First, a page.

He said to read the Gospel story as it is written in Matthew. But then he retold the story adding one line and a simple gesture.
"Whose image is on this coin?" asks Jesus.
His questioner answers, "Caesar’s!"
Then Jesus puts his arm on the troublemaker’s shoulder and asks, "And Whose Image is on this coin?"
Perhaps the troublemaker mutters an answer; perhaps he does not need to. Not till after this exchange does Jesus say, "Give to Caesar what is Caesars and to God what is Gods."
Jesus purpose was not to divide the material and spiritual. He was simply saying look at the coin. Does it reflect the image of God?
What then, if we remember that the first human – adam – was made in the image of God and as a result, we all are made in that image of God? How does that affect our understanding of “Give to God what is God’s?”
What if Jesus is calling us to be active in our understanding of our sacred diversity, of the many ways in which God’s image is offered to us? What if, as the Rabbi suggests, that we are being called to not only look at but affirm our differences even as Caesar “tries to reduce us to uniformity?”
“The very diversity of human faces shows forth the Unity and Infinity of God...”
Look at one another. Look around the room. See the diversity of our faces. Understand it is the divine diversity of the image of God. In that image, there is a Oneness, in spite of the diversity, simply because we all are in that image of God.
What if Jesus is calling us to a deeper understanding that we are called to a more profound commitment to follow God? A radical understanding of belonging to God? Like Moses. What about an even more radical understanding that we belong to one another simply because we love God, God loves us, therefore we love one another with all our differences? Not in spite of but because of those differences?
Giving to Caesar’s what is his suggests that we all act the same as Caesar, think the same, even in our religious practices. But, giving to God what is God’s is understanding that there are many differences with only one sameness – and that is, God.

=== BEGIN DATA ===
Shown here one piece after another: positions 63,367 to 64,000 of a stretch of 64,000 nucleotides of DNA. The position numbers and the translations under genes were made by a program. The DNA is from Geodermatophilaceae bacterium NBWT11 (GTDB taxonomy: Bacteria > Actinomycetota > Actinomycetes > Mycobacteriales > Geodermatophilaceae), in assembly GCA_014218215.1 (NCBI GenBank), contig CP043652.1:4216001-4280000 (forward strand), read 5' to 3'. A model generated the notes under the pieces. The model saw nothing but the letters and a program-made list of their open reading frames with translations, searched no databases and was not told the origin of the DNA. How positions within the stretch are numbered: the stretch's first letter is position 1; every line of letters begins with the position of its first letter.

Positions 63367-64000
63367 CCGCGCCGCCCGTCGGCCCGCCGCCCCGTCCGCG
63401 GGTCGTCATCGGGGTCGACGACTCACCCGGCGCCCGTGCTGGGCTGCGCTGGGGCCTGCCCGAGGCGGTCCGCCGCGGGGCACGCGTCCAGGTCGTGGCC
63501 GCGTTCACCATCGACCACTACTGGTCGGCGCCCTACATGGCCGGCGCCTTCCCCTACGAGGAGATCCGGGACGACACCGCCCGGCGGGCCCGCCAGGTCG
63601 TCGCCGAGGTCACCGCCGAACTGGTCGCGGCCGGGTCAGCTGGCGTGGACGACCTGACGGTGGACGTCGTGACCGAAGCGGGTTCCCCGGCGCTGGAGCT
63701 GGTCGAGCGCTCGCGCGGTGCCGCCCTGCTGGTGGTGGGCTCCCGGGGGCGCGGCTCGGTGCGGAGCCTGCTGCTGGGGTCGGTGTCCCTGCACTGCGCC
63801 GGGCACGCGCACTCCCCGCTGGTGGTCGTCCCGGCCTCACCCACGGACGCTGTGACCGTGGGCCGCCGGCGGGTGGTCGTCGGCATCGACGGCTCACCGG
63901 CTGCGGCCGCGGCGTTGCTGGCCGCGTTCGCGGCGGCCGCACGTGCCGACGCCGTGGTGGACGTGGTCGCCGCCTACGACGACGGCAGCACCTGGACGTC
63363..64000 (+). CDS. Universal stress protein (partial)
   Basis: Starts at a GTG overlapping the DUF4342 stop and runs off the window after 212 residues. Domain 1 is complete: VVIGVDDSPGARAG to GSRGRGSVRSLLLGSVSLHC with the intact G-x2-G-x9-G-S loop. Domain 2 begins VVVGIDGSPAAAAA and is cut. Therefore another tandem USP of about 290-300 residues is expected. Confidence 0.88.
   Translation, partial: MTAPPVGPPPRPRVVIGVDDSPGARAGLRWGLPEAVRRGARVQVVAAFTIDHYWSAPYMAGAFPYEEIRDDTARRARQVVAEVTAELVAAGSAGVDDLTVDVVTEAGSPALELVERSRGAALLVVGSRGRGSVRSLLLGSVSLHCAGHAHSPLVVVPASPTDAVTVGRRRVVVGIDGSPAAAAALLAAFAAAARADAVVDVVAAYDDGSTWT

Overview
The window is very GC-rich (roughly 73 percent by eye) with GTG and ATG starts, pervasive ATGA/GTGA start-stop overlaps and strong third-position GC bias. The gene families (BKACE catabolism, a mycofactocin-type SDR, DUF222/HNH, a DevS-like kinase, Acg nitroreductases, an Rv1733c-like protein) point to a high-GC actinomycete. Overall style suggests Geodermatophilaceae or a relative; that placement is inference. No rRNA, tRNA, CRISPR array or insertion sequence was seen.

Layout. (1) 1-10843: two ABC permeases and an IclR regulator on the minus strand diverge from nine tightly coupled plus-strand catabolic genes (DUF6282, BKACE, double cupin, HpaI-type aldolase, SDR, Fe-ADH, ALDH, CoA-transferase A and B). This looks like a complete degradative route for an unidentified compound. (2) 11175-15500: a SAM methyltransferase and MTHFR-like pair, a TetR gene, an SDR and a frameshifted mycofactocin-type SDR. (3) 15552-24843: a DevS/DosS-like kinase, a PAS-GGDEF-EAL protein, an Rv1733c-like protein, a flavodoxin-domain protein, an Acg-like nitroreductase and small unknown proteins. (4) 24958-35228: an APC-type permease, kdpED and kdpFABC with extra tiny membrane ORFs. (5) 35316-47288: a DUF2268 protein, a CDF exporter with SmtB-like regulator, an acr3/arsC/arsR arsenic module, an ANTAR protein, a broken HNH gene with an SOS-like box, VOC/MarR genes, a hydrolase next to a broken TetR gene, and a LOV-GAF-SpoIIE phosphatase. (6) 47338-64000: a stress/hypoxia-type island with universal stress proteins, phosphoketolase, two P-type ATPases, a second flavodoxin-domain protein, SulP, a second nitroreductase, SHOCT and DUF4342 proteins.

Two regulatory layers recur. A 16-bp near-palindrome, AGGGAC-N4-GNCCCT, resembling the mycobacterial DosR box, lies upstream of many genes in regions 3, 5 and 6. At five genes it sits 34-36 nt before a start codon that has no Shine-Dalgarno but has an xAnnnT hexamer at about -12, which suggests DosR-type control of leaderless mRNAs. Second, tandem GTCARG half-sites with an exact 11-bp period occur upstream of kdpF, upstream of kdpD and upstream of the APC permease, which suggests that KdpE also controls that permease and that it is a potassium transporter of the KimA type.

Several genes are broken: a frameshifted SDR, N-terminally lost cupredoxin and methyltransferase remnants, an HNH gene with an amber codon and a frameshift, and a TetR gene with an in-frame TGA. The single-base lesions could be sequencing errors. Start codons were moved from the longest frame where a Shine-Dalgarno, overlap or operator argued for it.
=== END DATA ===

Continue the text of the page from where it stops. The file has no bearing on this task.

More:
When we expect all to conform to an idea, a belief, a practice we hold as our own, or a race we are, we open the room to division, not unity. Because that division makes it into Us and Them.
To be divided because of differences is more closely in line with following Caesar as if Caesar was truly the son of god. And that is a total subversion of Jesus’ intention.
To fear another because we do not recognize our own self within that other one is to fully profane the idea of God. It is not our own likeness that we should seek.
It is no wonder that God was so angry and put out with the people of Israel that the only thought was to consume them. How many times throughout history has God wanted to consume the human race, even as it is made in God’s own image? We are a stiff-necked people, prone to our projections of grandeur, our sense of self-righteousness, our pronouncements of superiority. We are stubborn and selfish, greedy and impatient. We are weak and yes, we are stupid. Too often we practice our religion as though we think that if we pray enough or give enough or give a little to the poor that we will be rewarded with wealth and good things.
There is a major faultline in that thinking. It threatens to destroy all for which we yearn. That Peace which passes all understanding does not come to us through material wealth. Peace as we desire it – that is, trouble leaving us – does not belong to those of us in this Christian faith. Wealth does not either, for that matter. Moses certainly had little peace or wealth. Neither did Jesus. We are not told to go and reap the harvest and save it for ourselves in case we need it later. We are told to give, then give more. We are told to love, and then love more. And then we are told to love even more.
Some might call it irresponsible to preach these words. What if someone gives all that they have to poor Joe standing by the highway and then that person has nothing left to live on? Should we do that? I cannot say.
I obviously have not.
But I pray for those who have no home, or are underhoused. I pray for those who are hungry. I work towards righting those injustices that cause people to be without their basic needs being met. I try to remember that words and actions matter. I know we can’t just show up. We have to DO. So I do.
Most of all, I remember that today, I am living in the kingdom of God. Now. Right now. I belong to God, I yearn for God. All I am is for God. Therefore, all my actions have to reflect that. I don’t always succeed but I try. Is that enough? I hope so.
As we gather at this table, to be One in the body of Christ, we do so as individuals made in the image of God called into being with one another and with God. And then we will go out in the name of the Most High and Holy One into the world, as individuals made in the image of God to be with others made in that Divine Image to do the work of that Divine One.
Give to God what is God’s. Remember that we are to love God above all other things, first and foremost and lastly. Remember that we are to love one another as God loves us. And just as importantly, remember that you are loved by the One in whose image you are created.
Give to God what is God’s.
God & Caesar: The Image on the Coin, Rabbi Arthur Waskow, 10/6/2004